No, my feelings have not changed. We have to find and root these extremists out that want to harm our way of life. The insurgents hate Americans and everything we stand for. They will do whatever it takes to do us harm. Trust me, I know first-hand.

U.S. Sen. John McCain, R-Arizona, was recently quoted as saying it will be "at least" two years before U.S. troops can pull out of Iraq. Are you prepared to stay that long if need be?

We will definitely be here for a while. How long is for the politicians to decide both in our country and Iraq, and also for the Iraqi people to decide.

What do you miss from home?

I, like many others, am homesick. I miss my wife and kids tremendously. ... I miss everything from home, mostly playing with and holding my kids. I am missing a lot of milestones in their lives -- ones that I cannot make up. However, it is worth it to me -- I am helping secure their safety in our own country.

I miss making my wife laugh at my childish ways. Plus, I would love to have a Penny Club on wheat with pepper jack cheese.

Many people, from returning soldiers to Washington politicos, have lambasted the American press for not reporting enough of the good works U.S. forces have completed while in Iraq. What part of the message do you believe is not making its way back home?

They are not reporting enough of the things we are doing to make the lives of Iraqi people better -- the medical care we try to provide them, the schools we build and the security we provide, especially for the families and kids. The biggest thing they do not report enough on is the sacrifices the men and women of the armed forces and their families make.

The conditions over here are hot, sandy and dangerous. Each day could be your last. There are a lot of Americans that do not realize just how hard it is over here and how hard we are working to do our jobs with pride. It seems as if some people take so much for granted.

On the other hand, I am still amazed at the support we do get. People we do not even know write and send packages to us. That is what makes me feel good and proud, we expect our friends and families to support us, but strangers? That's something you don't expect and when it happens, it's great.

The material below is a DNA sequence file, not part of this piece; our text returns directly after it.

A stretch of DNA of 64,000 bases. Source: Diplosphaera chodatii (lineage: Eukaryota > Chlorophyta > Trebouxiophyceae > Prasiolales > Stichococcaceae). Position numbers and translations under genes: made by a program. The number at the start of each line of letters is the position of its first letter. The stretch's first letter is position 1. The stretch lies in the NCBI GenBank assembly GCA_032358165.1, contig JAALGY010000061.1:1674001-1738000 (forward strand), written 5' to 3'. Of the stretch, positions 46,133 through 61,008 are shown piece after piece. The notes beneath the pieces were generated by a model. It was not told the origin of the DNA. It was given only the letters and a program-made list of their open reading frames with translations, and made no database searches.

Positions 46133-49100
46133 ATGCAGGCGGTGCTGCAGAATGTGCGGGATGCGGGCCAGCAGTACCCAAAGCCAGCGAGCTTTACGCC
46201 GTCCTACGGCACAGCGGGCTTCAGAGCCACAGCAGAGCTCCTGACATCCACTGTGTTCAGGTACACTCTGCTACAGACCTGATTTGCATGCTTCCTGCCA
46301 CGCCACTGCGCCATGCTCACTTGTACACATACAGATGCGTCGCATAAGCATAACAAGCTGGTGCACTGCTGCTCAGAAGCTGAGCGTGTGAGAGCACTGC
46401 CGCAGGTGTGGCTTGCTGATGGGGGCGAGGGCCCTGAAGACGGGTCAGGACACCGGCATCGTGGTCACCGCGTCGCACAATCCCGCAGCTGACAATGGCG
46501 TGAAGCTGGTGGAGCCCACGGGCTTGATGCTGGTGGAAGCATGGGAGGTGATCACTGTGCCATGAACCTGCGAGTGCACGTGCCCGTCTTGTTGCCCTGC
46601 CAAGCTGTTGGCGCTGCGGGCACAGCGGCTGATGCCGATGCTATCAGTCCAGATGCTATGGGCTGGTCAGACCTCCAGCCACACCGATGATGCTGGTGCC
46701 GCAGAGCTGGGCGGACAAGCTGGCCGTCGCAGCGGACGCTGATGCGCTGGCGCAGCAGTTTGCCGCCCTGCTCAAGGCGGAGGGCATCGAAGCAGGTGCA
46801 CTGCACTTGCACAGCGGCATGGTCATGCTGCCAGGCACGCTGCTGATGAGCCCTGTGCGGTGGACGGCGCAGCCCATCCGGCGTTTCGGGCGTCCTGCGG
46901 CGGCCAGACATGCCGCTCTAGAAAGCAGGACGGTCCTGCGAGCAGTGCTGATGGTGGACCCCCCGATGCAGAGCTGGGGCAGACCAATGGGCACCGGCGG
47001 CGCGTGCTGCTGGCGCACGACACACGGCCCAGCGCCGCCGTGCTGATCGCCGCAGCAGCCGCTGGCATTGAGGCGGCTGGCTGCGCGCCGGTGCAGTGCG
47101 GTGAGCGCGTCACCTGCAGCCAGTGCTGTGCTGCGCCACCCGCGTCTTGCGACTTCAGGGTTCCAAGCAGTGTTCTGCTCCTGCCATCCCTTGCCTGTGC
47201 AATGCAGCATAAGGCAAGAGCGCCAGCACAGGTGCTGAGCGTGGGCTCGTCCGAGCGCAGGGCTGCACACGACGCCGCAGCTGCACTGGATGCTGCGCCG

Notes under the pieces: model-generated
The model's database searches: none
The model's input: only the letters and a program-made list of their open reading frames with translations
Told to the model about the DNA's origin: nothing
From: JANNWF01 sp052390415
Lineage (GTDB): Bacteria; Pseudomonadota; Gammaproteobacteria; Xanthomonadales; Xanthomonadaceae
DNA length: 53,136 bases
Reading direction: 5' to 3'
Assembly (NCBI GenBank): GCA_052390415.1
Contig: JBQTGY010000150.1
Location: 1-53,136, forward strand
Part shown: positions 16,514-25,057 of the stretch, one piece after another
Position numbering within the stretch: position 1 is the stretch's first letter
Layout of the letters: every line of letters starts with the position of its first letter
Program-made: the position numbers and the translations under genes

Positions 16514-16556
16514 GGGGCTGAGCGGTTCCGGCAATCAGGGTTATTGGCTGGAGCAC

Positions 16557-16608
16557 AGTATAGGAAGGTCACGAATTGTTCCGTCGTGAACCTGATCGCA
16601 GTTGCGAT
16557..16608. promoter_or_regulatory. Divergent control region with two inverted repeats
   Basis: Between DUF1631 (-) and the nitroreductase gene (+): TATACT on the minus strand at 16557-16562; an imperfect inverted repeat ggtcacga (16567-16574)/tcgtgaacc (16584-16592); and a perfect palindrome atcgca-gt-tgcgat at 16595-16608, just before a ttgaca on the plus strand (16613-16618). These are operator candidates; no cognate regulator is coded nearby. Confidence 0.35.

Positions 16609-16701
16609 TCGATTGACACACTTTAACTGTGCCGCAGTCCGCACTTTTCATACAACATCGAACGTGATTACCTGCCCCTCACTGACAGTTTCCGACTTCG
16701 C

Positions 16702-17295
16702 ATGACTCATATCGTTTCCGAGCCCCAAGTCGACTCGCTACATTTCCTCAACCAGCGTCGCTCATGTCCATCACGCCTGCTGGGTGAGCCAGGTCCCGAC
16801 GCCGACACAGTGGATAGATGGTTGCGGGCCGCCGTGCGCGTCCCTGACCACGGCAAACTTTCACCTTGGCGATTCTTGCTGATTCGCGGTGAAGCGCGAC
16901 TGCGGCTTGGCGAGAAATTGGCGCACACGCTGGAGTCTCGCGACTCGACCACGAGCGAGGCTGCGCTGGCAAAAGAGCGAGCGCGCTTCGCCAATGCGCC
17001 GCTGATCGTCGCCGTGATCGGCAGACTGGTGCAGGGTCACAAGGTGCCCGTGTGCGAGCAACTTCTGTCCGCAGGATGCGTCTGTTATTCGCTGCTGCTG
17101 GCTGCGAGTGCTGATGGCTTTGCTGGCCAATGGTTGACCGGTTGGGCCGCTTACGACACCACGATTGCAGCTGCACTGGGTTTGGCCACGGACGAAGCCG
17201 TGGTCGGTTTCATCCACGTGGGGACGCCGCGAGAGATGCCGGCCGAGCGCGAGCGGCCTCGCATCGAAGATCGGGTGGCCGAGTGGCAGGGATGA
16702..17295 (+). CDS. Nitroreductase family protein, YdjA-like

A recent article appearing in GQ magazine quotes U.S. soldiers who are guarding Saddam Hussein as saying the ousted Iraqi dictator still believes he's president of Iraq and that his people still support him. What is your view? Do the Iraqi people still back Hussein?

He lives in a completely different world and always has. Why should he change now? There are a few supporters, but even the insurgents aren't fighting for him, they're fighting for the extremists' beliefs and the "anti-American" campaign. The insurgents are fighting because they hate us and what we stand for.

The Iraqi people know they are better off without him. They may not like us here as an occupational force and they want us gone as quickly as can be, but most of them know without us, the country is right back at war again. This time it would be civil war.

The Iraqi people want what every American family wants -- to raise their kids in a safe and secure place without the worry of being harmed. They just want to take care of their family the best they can. They definitely seem happier compared to when I was here two years ago. They want normalcy in their lives, but they can't have it until Iraq is run completely by Iraqis.

How does this tour compare to your previous tours overseas?

Every deployment is different. I am so much more involved in the fight against terrorism this time. Plus, I am older, more mature and have so much more responsibility. Last time, I was in charge of a platoon of 14. Now, I have 38 Marines that are depending on me to guide them and make decisions that will give them the best chance to prevail and to get home safely. I sometimes feel an enormous weight on my shoulders, but I know God has put me here for a reason. I hope I don't let Him down or my men. So far so good. I am proud of what I am doing and am confident in my abilities to lead.